Licking County Arts offers classes for artistic and professional growth. Many of our members have graciously offered their time teaching workshops once a month on various subjects. (Artists' books, colored pencil art, polymer clay, origami, precious metal clay, felting, noodle doodling, marbling, monoprinting, acrylics, and organizing your art studio to name a few.) Open to the public. On our Contact Page, you can prepay for our workshops.
Held in The Central Gallery next to our Gallery and Gift Shop
at 50 S. 2nd St., Newark, OH
September 27, 2014 - "Humor in Art" taught by Marilyn Stocker. More information to follow.
Previous Art Workshops
A view of a few class participants. Here we're laying down the values with black paint.
Earl Duck began painting under the nationally reknown art instructor Robert Warren. Earl introduced us to the Bald Eagle project and guided us in this step by step method for a successful oil painting.
Taught by Monica Salisbury, founder of the Ohio Paper Folders Association, we learned about paper folding. Here are the finished works.
As you can see, we had many paper choices as Monica Salisbury began teaching us the technique. ... Mountain Fold ... Valley Fold.
Taught by Meg Ginther, a member of the Jewelry Artisans Guild of Central Ohio, we learned about the ancient way of creating jewelry with simple beads and a ribbon on string to form a decorative cord for a bracelet or necklace.
Making a necklace using finger looping braiding with a modern Kumihimo disk.
We had a great time critiquing our work and learning new ideas.
Taught by Chris Lang, we used wool, silk, and alpaca to create colorful felted flowers.
The finished art placed in a shrub. These flowers can be used for jewelry or sculpture.
Unlike other printmaking techniques, monoprinting creates a single, unique print and sometimes a "ghost" that has its' own distinctive qualities.
Arlene Burgie taught a workshop using math equations and proportions to create self portraits.
An example from the Portrait Workshop. Using a mirror, rulers, pencils and math equations we created self portraits.
This was a great workshop taught by Lesley Hill. Marbling is an ancient art form that involves floating paint on a liquid surface. A design is created within the paints and then printed on another surface. Traditionally, the surface was paper. Bookbinders have used marbled papers as endpapers for centuries.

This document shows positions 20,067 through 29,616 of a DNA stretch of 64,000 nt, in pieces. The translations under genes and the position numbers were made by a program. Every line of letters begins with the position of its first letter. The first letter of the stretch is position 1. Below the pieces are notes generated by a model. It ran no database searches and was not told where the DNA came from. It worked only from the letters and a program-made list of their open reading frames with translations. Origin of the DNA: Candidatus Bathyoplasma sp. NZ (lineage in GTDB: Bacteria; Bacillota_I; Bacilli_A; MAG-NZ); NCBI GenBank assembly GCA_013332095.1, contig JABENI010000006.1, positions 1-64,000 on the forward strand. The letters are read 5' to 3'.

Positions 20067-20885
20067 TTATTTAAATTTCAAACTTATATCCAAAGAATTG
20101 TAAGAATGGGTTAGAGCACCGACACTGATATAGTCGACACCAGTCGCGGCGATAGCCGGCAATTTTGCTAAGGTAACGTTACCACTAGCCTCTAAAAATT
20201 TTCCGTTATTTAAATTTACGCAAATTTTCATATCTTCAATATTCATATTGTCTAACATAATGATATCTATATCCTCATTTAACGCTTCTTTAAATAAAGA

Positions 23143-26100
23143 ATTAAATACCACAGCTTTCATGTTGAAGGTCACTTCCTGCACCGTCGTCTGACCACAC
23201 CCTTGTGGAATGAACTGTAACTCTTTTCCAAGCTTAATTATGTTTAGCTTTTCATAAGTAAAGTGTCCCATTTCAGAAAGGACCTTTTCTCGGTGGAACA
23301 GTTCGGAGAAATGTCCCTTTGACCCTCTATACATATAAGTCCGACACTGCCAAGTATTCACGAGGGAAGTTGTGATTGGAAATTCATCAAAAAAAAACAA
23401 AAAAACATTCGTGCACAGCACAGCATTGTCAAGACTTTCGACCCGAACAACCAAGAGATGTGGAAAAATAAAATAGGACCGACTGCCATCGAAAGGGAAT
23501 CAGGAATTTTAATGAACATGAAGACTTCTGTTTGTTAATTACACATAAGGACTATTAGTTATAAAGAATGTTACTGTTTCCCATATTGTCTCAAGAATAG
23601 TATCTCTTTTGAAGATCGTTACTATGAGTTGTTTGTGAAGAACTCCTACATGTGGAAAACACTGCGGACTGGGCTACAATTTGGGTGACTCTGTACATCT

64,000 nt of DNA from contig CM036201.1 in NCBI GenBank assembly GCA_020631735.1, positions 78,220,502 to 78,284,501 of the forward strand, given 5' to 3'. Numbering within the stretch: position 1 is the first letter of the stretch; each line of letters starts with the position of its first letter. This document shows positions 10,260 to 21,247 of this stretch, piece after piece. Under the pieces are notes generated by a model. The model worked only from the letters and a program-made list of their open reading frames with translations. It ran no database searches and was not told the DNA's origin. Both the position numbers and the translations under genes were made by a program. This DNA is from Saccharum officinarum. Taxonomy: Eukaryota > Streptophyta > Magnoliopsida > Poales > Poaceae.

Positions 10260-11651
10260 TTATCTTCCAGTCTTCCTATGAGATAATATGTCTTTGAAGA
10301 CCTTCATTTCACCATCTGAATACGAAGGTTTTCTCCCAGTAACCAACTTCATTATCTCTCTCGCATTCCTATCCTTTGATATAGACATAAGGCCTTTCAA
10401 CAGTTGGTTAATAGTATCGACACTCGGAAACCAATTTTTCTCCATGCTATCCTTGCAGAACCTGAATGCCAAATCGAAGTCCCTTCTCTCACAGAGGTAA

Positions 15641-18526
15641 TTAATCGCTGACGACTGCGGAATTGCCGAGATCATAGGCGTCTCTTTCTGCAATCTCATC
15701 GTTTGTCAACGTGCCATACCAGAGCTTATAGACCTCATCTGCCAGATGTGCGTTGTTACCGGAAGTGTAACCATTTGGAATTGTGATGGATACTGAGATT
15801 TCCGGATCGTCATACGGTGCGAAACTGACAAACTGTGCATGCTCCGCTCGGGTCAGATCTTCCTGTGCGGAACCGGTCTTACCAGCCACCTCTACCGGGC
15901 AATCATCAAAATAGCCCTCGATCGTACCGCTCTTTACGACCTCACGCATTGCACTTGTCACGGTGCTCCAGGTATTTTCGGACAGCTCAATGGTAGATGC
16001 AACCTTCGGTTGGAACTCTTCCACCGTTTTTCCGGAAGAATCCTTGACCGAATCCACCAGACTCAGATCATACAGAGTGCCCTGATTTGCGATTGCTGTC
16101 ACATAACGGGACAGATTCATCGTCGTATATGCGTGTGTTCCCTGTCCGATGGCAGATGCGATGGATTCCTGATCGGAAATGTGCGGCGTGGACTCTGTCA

A close-up of a marbling pattern created in our workshop. Each pattern is unique and can not be duplicated.
Designing a wearable pin using a felting needle and hand dyed wool fibers from sheep. This class was taught by Chris Lang, who won first place at the Bryn Du Art Show, Granville, OH in 2012.
Close up of wearable pins.
From our Felting workshop, using wool to create artistic designs.
Examples of jewelry that can be made with precious metal clay. Meg Ginther, instructor.
Creating jewelry with precious clay
Pysanky, a Ukrainian folk art, is a batik technique starting with layers of light dyes, then masked off with wax and redyed. Each layer is masked and redyed with darker colors. Finally the wax is removed to reveal all the layers of colors.
Heather Lyle instructed us on the various techniques of artists' books, which can be make from different kinds of materials and accessed through numerous interactive forms.
Noodle Doodling is the process of filling areas with interesting, repetitive doodling. It can be creative, when doodling darker and lighter patterns form pleasing compositions. It can also be a Zen-like exercise, calming the body and mind.
Painting glass votives, ornaments, and small canvases, demonstrated by Kay Kenyon, Bev Herring, Carol Vasenko, Jill Crowe.
Japanese stab-binding is an ancient way of binding books. Holes are drilled in the covers and papers, then the binding is sewn into a pattern. (Taught by Carol Elder and Susan Kamps.)